The Role of Women in Homer’s Iliad
Homer’s Iliad is undoubtedly focused on its male characters: Achilles, primarily, but also Hector and Agamemnon. Nevertheless, it seems that the most crucial characters in the epic are female. Homer uses the characters of Thetis, Andromache, and Helen as a basis for comparison to the male characters. Homer wants his audience to see and understand the folly of his male characters in choosing war over peace, aggression over kindness, and honor over family. While the behavior of these characters clearly speaks for itself, the contrasting attitudes and behaviors of the female characters proffer an alternative; in comparison, the reader can hardly fail to concur with Homer’s message that war, aggression, and honor are misplaced and self-defeating values.
The men of the Iliad are very emotional individuals; however, the emotions they express are consistently rage, pride, and jealousy. Achilles and Agamemnon jealously bicker over Briseis, a war prize that neither man particularly values. Agamemnon eventually returns her to Achilles with the admission that he never actually coupled with her; Achilles is less-than-enthused to have her back. Not only is Briseis, as a woman, regarded less as a human being as she is chattel, but the real issue dividing Agamemnon and Achilles is petty jealousy and pride. This is symptomatic of a general attitude among men that "might makes right," and the only priority is to exert a dominance over others whenever possible and at any cost. Achilles is willing to risk the lives of his compatriots and eventually forfeits his own life in pursuit of glory. Hector also loses his life and fails his family and country for glory despite having weighed the alternatives and consequences.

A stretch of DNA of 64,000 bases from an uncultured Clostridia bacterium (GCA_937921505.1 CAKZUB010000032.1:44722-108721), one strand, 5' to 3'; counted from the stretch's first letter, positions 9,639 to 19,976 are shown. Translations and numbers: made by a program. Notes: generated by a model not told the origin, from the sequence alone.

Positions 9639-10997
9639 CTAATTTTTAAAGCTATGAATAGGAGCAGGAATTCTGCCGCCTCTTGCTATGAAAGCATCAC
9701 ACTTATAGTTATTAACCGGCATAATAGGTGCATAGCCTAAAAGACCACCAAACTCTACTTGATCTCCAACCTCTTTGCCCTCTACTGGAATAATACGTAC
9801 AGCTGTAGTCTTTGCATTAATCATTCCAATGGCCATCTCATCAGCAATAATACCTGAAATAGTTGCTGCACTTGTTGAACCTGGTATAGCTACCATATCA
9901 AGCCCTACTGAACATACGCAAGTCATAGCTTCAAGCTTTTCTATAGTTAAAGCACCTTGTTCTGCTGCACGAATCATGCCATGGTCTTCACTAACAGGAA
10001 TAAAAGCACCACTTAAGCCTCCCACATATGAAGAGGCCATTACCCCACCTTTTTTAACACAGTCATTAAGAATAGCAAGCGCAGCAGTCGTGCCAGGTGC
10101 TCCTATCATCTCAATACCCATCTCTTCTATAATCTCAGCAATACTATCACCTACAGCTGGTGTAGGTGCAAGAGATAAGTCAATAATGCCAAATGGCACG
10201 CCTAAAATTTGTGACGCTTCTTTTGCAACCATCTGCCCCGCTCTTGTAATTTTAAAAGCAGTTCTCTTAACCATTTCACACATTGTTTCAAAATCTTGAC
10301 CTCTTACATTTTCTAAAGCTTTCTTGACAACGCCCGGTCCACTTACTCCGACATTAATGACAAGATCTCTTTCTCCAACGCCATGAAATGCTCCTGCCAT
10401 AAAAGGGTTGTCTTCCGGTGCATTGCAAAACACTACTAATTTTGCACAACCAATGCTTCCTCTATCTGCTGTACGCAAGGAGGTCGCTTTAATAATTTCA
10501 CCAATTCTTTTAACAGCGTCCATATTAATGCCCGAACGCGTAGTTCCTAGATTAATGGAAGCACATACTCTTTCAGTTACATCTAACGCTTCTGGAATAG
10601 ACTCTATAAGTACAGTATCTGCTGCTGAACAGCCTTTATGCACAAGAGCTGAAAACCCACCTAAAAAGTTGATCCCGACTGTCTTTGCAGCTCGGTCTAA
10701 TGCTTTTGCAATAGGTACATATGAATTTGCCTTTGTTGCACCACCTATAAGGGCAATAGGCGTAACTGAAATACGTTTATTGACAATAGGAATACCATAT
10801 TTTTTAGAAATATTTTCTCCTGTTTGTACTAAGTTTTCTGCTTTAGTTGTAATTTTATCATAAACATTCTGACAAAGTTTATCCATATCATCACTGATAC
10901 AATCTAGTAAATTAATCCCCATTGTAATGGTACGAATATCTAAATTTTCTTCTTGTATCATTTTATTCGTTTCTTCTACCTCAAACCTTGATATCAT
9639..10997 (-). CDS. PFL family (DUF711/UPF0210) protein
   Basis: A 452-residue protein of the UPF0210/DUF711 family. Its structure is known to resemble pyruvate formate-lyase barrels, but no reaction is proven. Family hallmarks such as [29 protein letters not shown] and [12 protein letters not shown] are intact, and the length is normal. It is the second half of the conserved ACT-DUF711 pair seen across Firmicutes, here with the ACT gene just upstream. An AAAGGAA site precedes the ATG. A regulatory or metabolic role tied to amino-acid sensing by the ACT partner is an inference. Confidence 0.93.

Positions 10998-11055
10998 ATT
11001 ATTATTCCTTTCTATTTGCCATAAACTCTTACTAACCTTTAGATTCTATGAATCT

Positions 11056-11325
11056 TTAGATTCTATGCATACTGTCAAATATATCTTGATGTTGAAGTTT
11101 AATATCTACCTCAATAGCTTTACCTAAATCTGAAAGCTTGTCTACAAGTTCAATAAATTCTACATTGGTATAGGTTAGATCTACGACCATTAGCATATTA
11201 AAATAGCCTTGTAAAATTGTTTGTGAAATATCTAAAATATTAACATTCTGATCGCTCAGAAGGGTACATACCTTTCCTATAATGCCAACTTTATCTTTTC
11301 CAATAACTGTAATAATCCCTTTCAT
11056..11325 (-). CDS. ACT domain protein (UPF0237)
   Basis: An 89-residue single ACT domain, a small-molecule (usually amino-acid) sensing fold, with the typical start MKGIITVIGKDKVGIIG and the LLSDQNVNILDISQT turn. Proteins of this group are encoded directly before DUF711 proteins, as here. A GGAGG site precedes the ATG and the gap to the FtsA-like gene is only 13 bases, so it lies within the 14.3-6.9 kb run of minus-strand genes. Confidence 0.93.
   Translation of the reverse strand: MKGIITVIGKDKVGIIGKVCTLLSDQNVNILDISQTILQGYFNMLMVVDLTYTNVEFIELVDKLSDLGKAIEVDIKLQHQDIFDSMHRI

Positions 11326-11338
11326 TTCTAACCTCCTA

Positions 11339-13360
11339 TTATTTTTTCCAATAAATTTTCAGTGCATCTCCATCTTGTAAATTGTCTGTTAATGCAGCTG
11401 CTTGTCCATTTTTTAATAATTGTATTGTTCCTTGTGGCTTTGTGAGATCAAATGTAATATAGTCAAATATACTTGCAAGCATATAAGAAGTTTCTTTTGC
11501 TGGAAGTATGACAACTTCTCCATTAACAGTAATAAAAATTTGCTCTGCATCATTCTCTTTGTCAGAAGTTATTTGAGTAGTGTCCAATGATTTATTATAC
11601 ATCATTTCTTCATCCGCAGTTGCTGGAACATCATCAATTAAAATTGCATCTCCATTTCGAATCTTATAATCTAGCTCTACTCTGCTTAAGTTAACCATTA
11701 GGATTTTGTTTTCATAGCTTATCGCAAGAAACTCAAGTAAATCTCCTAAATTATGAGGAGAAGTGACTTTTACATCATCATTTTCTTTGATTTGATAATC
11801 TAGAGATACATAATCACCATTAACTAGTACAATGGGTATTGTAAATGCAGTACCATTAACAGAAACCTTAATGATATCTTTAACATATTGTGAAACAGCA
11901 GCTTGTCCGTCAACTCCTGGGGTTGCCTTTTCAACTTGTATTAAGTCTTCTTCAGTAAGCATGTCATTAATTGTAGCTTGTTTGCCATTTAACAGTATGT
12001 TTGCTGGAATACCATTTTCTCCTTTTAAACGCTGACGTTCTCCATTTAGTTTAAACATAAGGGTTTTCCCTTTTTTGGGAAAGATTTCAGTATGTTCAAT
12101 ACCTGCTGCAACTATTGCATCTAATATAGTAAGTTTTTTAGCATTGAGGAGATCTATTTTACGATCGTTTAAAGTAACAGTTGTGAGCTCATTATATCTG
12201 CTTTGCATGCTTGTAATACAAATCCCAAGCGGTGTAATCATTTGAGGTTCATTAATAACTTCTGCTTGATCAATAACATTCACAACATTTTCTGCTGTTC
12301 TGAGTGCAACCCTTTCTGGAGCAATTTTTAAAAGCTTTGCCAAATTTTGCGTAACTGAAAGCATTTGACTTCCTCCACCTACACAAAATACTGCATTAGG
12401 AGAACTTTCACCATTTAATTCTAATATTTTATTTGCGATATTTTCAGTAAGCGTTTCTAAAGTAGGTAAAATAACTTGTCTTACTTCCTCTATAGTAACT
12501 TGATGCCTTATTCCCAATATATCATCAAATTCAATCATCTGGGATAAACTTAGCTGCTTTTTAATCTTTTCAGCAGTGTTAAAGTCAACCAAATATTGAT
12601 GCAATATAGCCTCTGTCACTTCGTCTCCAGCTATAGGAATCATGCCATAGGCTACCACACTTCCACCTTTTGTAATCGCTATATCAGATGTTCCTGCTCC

Although Thetis supports her son Achilles is his quest for glory, her motives are very different from his and provide a glimpse to the reader of what the male characters lack. Thetis is always motivated by her love and pity for her son, two emotions he seems unable to feel himself. As a loving mother, she is concerned for her son and his future and so ensures that he is aware of his options. Out of respect for him, she allows Achilles to make his own decision and goes as far as to support him fully, although the attentive reader can sense that doing so is immensely painful for her. Therefore, although it superficially seems...